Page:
I have debated writing this post for a while, with the main reason for my concern being that I would never want to put anyone off entering a romance writing competition. Romance writing competitions are a fantastic way to get feedback as a new writer, they allow you to get an unbiased opinion especially if you’re not part of a writer’s group. They can help identify areas you might need to work on, and they can call out your strengths so you know where you’re doing well.

    However, like judging anything artistic, it’s completely subjective. I wanted to highlight this through my own personal experience of entering romance writing competitions.

    As an unpublished author I had entered three writing competitions through romance writing organisations; one as a submission for an anthology, and two competitions for opening chapters/partials. My short story did well – although it didn’t make it into the anthology – and I got varied scores from three judges. But, overall they were encouraging and provided me with things to work on. Perfect.

    The second competition I entered did not go as well. At this stage I entered the very first version of Love en Pointe (first three chapters or so) – it was my baby, my very first manuscript and I had no idea if it was any good. Only two weeks after I entered, I got the request from Harlequin KISS (timeline here). I sent of the whole thing, with the exact same opening chapters as I had entered into the competition.

    In the time the competition judging was taking place I received a life-changing email from the editor. She said she loved my voice, loved the story and would like me to attempt some revisions. I did it, of course, and was thrilled.

    Two weeks after receiving this request I got my scores back from the competition. They were pretty terrible, I didn’t come dead last but I was getting close to the bottom. The scores were not the worst of it, the comments in my judging form insinuated I didn’t know anything about the genre, that my book had nothing that would make people want to read on, that my writing was stilted, that my characters had no redeeming features…the list goes on.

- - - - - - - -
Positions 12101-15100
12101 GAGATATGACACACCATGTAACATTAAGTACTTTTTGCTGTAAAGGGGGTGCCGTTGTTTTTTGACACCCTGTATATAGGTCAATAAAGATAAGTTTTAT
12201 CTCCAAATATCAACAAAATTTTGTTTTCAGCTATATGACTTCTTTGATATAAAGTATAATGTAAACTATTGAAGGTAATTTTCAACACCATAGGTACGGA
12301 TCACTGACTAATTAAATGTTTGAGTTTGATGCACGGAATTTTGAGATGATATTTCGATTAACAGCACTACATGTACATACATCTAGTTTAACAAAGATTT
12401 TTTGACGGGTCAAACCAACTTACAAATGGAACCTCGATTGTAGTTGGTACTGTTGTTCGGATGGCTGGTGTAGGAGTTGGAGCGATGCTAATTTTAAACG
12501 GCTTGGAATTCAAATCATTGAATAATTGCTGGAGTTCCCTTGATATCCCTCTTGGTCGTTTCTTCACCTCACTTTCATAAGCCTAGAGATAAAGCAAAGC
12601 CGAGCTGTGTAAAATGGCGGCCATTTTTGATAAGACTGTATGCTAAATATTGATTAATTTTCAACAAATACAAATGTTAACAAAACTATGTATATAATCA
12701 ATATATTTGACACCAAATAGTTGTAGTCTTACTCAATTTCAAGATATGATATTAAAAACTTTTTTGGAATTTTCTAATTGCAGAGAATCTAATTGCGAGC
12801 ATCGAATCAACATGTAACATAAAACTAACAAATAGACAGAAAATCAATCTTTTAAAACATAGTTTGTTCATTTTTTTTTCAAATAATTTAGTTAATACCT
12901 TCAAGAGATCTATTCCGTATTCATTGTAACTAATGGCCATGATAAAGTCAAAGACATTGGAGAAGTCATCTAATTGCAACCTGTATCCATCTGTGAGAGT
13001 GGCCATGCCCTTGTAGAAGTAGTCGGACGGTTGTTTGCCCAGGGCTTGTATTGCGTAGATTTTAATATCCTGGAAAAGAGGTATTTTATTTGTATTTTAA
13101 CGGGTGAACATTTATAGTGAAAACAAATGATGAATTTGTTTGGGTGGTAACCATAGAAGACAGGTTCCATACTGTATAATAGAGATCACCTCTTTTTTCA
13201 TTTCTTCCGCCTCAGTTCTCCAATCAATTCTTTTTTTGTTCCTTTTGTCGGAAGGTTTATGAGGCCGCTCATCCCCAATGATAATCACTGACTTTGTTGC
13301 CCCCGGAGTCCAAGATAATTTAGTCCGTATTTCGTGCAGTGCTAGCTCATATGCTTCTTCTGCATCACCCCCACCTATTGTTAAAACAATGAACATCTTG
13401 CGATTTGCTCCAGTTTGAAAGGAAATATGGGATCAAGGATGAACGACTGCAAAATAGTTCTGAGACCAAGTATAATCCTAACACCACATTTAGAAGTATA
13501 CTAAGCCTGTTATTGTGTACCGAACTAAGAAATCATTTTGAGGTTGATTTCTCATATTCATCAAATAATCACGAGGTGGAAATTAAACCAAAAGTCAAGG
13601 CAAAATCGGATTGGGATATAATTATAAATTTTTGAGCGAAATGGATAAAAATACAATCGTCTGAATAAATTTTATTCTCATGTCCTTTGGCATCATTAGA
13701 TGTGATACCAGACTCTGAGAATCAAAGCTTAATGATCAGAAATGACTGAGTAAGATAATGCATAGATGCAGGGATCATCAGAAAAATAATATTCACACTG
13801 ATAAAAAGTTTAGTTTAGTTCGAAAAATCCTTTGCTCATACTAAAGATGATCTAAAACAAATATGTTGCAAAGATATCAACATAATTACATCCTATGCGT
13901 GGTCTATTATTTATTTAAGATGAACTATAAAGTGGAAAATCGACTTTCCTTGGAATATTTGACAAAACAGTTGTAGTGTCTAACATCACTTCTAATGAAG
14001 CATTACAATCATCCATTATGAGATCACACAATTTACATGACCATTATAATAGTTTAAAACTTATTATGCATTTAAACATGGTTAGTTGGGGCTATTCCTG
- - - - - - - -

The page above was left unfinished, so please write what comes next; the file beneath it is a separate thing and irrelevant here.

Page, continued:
Coffee and cake are known cures for competition/submission rejection rage – image source.

    Honestly, if I had not had some positive reinforcement from my editor at that point, there’s a high likelihood I would have believed the comments in the judging score-sheets. I may have even quit on the spot…at least for a little while.

    This same story came to provide me my first sale and it got me a two-book deal with Harlequin Mills & Boon. My editor believes in my writing skill and thankfully now, so do I. Looking back on that first draft of Love en Pointe, I will absolutely say it was rough, it had problems, it needed a hell of a lot of work. But there was a shining nugget of potential that my editor was able to sniff out and she worked with me to reveal that potential.

    After licking my wounds I entered another writing competition later in 2012 but with a different writing association. I entered two submissions which took home 5th and 3rd place, but I still had things to work on thanks to the great critiques in the scoring sheet.

    The reason I’ve written this post is to say (in a very long-winded way): competitions are not the be all end all for aspiring writers. If you enter a competition and you don’t score well, don’t give up! If someone writes something nasty in your score sheet, don’t listen to it.

    Take the constructive criticism and use it to make your writing better, take the compliments and let them boost your confidence. Leave any personal comments aside, they will not help you. Use the competition as a way of getting used to people judging your work because it will happen when you get published, but don’t let it get it you down.

    I hope that this has helped some of you. To anyone who’s felt like giving up after receiving a judges comments: don’t! Competitions are a great way for you to grow and learn, but before you enter one make a promise to yourself that no matter the result you won’t give up.

  3. The Call


    I am thrilled to announce that on Friday the 13th of December I was offered a two-book deal with Harlequin Mills & Boon for my ballerina/footballer story – Love en Pointe. Needless to say I’m over the moon, and the wonderful messages that people have left me on Twitter, Facebook and on the Harlequin Forums has been surreal. I’m so grateful.

    Part of the tradition in the romance writing world is the “Call Story” – that is the story of how you came to receive  that fateful call from an editor to say yes we want to buy your book.

    Here’s mine…

    In 2012 I had a very big year, I married my best friend in the whole wide world after being together since we were 19 years old. On our honeymoon I took along a bunch of steamy books because I thought that’s what one should read on a honeymoon. On that trip I rediscovered my love of romance books, I even managed to find a newsagent in Fiji who sold Mills and Boon. I must have read at least 10 of them in that two weeks. A tiny flicker of inspiration started on that trip, and I decided that I wanted to write a Mills & Boon book.